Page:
Shares in China plunged 5 per cent amid warnings from the government there that it would not "wet nurse" the economy back to health - sending global stock markets headed into further turbulence.
The colourful language followed a US central banker, Richard Fisher, last night warning what he termed the "feral hogs" in the market against trying to force the Fed to keep the QE taps turned on.
China's ruling Communist Party used its mouthpiece, the People's Daily, to make it clear that it would not be providing fresh cash to boost the markets. Recent days have seen the central bank turn off the flow of cheap money in an effort to force the country's banks to be more disciplined in their lending. But the drastic move has triggered big rises in interest rates and concerns about growth in the world's second biggest economy.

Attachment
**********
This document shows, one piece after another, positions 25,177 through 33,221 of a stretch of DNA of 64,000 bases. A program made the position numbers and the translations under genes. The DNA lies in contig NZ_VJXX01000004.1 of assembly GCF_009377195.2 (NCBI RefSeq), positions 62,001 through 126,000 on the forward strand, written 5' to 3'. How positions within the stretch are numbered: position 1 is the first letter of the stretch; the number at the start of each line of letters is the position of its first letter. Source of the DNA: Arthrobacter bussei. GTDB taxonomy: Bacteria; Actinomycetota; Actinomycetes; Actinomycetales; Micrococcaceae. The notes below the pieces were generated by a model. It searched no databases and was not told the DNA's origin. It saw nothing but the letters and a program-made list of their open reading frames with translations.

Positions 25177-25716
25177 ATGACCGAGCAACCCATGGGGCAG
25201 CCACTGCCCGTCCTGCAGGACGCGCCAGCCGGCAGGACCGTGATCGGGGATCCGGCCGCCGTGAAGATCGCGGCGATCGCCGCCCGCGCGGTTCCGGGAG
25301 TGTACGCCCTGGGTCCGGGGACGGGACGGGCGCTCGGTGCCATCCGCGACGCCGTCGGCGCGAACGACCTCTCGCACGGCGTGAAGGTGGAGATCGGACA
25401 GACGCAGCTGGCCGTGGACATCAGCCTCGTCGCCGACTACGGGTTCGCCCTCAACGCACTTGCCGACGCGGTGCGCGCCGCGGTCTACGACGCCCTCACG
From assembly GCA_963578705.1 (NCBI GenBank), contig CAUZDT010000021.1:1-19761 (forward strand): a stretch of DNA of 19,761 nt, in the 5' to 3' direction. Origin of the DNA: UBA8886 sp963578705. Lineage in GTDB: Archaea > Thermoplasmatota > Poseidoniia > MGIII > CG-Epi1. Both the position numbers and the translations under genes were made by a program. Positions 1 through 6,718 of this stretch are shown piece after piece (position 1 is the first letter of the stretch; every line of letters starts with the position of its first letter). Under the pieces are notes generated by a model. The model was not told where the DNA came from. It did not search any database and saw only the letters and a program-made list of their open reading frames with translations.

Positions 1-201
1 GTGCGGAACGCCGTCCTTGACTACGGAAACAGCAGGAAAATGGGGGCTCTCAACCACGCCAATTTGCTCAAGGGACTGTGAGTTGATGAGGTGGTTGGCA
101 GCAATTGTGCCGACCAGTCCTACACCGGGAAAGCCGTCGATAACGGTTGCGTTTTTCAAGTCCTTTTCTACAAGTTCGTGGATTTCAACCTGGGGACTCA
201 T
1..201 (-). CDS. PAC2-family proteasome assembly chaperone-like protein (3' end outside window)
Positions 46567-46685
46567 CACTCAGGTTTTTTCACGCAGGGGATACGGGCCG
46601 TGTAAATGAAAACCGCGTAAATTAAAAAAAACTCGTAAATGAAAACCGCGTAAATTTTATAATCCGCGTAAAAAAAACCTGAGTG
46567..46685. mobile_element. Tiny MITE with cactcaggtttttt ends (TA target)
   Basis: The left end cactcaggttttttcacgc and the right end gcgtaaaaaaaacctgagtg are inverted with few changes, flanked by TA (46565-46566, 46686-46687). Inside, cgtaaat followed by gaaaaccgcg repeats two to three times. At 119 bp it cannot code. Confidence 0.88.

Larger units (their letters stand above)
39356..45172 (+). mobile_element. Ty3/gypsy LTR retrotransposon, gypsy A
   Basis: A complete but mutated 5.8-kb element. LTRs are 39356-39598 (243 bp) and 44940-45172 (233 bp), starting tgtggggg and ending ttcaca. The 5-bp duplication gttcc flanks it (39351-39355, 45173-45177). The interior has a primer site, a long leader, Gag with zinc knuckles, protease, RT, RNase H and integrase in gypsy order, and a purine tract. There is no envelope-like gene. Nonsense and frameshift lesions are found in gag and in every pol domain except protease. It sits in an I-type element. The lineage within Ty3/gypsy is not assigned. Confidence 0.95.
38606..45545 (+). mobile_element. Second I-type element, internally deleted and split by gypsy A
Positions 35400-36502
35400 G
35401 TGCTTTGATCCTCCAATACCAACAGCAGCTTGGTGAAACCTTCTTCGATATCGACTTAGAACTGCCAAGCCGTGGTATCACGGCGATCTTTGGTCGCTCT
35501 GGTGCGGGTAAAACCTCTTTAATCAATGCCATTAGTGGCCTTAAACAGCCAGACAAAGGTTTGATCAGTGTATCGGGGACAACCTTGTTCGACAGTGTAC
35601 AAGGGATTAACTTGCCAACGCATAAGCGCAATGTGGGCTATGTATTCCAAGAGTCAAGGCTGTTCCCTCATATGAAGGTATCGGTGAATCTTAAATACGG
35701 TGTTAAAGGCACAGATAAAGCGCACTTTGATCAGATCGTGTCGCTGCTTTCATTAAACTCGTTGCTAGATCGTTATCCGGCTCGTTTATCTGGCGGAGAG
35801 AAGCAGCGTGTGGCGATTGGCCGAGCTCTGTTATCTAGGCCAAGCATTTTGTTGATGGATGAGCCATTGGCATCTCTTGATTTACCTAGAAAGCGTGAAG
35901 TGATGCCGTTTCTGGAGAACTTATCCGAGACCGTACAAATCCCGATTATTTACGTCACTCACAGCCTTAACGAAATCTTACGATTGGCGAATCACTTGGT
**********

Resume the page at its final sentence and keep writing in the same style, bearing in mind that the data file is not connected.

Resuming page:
The paper declared: "The securities regulatory committee is not the stock market's wet nurse, nor is the central bank."
However, after the initial heavy sell-off in China, the Beijing market recovered to close almost flat on the day, leading most western markets to make some minor recoveries after yesterday's falls.
The FTSE 100, which fell 1.4 per cent yesterday, was up more than 1 per cent; Germany's Dax, down 1.2 per cent yesterday, was up 1.4 per cent; and the CAC-40 in France rallied 1.3 per cent after the previous session's 1.7 per cent decline.
Michael Van Dulken, analyst at Accento Markets, said: "This is still very much a buyer-beware market." He said it was mainly the safer stocks like tobacco and telecoms that were rising, as opposed to sectors like mining which gain when confidence is high.Reuse content